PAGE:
by Kerry Lee Maclean
Part I. The Art of Abiding Peacefully Together
As parents we teach our children to care for their bodies by brushing their teeth, eating right and getting enough sleep, but we aren't quite as clear when it comes to teaching them how to maintain their mental health. Extensive research confirms that just a few minutes of sitting meditation each day calms the mind, body and spirit. When family members have a peaceful place inside themselves, they naturally become happier and more positive, getting along better with each other and those in their world. For both children and adults, everyday obstacles become more workable and natural harmony is easily regained. This article presents some guidelines for developing a family meditation practice.
If there's time, yoga stretches are a pleasant way to relax and energize both body and mind before meditation. It's also a great way to get riled-up kids to calm down a bit before you try sitting meditation. The ‘Eagle' posture is great for stretching between the shoulder blades where it gets tight during sitting, the ‘Triangle' is good for stretching your sides, and ‘Lord of the Dance' (shown right) opens hip joints and stretches leg muscles.
You can set the mood for family meditation sessions by getting into the habit of making a nice cup of herbal tea, coffee or hot chocolate for everyone. Bring it into your meditation area to enjoy together after the session ends when everyone's feeling peaceful, and before you all have to dash off in ten different directions! These little touches help turn your sessions into something warm and wonderful that everyone looks forward to.
THE MEDITATION SESSION
To help create a peaceful ambiance, you might want to light a candle, representing clear thinking, and incense, representing patience. (If your children are old enough you might invite them to help you.)
Everyone should sit in a semi-circle in the sacred space you've set up. Toddlers and children under age 7 should have their very own cushion and just try to sit quietly — that in itself is a huge accomplishment! A little squirming is allowed. And, being less conceptual creatures who are already very much in the present moment, they will naturally soak up the peace in the atmosphere.
Sit on a pillow like Geronimo or Buddha: cross-legged, with your back straight but not rigid, and your feet on the floor so that your hips are higher than your knees. Having good posture is important for creating an uplifted state of mind. For contrast, have everyone slouch heavily. Notice how restricted breathing and a slumped torso can actually make you feel heavy and depressed.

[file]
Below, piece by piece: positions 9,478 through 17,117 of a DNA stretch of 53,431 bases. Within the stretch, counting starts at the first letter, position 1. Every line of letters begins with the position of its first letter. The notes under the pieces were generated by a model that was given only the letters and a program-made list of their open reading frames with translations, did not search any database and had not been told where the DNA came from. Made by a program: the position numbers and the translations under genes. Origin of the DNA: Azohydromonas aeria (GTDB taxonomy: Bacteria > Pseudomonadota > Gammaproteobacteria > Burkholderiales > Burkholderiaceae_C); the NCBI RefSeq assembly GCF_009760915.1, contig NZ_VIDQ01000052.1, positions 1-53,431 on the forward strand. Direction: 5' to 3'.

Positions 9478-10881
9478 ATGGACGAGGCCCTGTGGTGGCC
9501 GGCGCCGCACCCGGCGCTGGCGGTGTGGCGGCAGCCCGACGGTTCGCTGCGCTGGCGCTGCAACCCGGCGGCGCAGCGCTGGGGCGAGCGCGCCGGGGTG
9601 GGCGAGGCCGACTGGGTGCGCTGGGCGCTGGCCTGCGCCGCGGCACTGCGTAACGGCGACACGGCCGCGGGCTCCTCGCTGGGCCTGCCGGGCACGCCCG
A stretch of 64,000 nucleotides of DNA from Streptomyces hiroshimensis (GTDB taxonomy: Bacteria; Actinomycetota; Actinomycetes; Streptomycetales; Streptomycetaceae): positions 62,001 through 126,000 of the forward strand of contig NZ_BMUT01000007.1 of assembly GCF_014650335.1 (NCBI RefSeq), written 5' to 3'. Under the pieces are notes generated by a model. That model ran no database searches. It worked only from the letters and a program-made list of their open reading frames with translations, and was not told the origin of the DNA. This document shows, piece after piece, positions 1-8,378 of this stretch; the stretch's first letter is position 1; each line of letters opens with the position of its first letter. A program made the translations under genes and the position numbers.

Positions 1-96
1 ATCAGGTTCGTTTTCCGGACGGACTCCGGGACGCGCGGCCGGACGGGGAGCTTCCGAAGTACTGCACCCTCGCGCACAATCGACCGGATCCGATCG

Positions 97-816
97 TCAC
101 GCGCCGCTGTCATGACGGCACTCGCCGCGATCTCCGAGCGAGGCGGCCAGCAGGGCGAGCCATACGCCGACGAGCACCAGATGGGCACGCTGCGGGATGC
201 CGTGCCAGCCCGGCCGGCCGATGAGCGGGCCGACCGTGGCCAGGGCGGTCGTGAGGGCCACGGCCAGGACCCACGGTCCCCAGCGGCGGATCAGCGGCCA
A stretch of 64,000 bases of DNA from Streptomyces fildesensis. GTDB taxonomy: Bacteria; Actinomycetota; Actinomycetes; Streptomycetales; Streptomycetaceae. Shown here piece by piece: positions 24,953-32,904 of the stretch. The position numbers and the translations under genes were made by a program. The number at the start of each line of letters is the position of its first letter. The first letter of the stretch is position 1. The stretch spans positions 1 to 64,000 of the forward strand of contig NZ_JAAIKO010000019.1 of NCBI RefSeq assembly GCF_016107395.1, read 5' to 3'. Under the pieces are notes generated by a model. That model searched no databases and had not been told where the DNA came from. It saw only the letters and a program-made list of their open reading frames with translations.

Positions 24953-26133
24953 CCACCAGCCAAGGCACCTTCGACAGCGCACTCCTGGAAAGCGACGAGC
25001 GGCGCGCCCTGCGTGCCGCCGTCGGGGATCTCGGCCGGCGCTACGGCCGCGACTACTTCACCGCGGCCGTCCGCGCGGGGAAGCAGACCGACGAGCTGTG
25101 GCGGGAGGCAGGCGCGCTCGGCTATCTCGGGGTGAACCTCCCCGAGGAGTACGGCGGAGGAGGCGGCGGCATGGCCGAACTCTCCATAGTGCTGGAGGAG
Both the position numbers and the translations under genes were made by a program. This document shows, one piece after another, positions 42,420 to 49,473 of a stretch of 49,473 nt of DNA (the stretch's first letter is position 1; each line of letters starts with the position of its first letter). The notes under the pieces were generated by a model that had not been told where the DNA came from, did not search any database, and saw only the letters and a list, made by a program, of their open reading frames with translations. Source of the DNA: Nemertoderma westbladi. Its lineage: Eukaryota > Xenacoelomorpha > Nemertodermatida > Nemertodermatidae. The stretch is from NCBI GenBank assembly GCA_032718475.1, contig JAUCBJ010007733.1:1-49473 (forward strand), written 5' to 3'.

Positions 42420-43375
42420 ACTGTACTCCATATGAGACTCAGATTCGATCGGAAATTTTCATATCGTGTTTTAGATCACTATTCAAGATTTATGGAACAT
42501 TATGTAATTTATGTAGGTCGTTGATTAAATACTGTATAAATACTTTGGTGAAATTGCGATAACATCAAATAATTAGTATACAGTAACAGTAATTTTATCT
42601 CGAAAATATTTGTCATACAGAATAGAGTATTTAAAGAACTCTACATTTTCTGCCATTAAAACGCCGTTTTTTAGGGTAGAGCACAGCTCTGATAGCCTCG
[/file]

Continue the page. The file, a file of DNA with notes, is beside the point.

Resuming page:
Now take your posture again, with good head and shoulders. Gaze softly down at the ground about six feet ahead (for adults) and two or three feet ahead (for children). Your eyes are open but relaxed, so that you can remain fully present in the here and now. Keep your gaze unfocused. Take your seat with the regal posture of a king or queen. Feel the strength of the solid earth beneath you, the vastness of the big sky above you, and your own heart, body and mind bridging them together, joining heaven and earth.
Ring the Gong to Start
Ring the gong once to begin your meditation session. Place the striker on the floor, and listen to the sound reverberate out. It's nice if your children take turns ringing the gong to start, and a parent can time the session and ring the gong to end. (We've found that when children are in charge of ending the session, they often become obsessed with watching the clock!)
These instructions are for older children, teenagers and adults.
When we first sit down, it's a good idea to just settle in for a minute, before we begin practicing the technique. It helps to take the time to feel who we are at that particular moment in time.
The natural speed with which we operate is such that when we first stop,we spin around and around in our thoughts - very much like Wile E. Coyote in the Roadrunner cartoons. He runs so fast his head goes b-o-o-i-i-ng-ng-ng,back and forth for several seconds after he stops. That's us when we first sit down. B-o-o-i-i-ng-ng-ng.
So we need to take the time to settle down and become present with ourselves and see who we are at that particular moment. Maybe we're in a rotten mood, maybe we're depressed. Maybe we're in an exceptionally good mood, or we might be scattered, running around in circles of thought. Or, we could be feeling nothing — just flat. It doesn't matter, we just need to take stock and acknowledge our state of mind as we begin. This allows us to have some idea of what to work toward in our session.
If we're tired and grumpy, we shouldn't expect to have perfect form and discipline in working with our thoughts, which may be fuzzier than usual. But if we got enough rest, had an excellent breakfast and the sun is shining that day, we might be able to go further and deeper with our meditation.
State Your Plan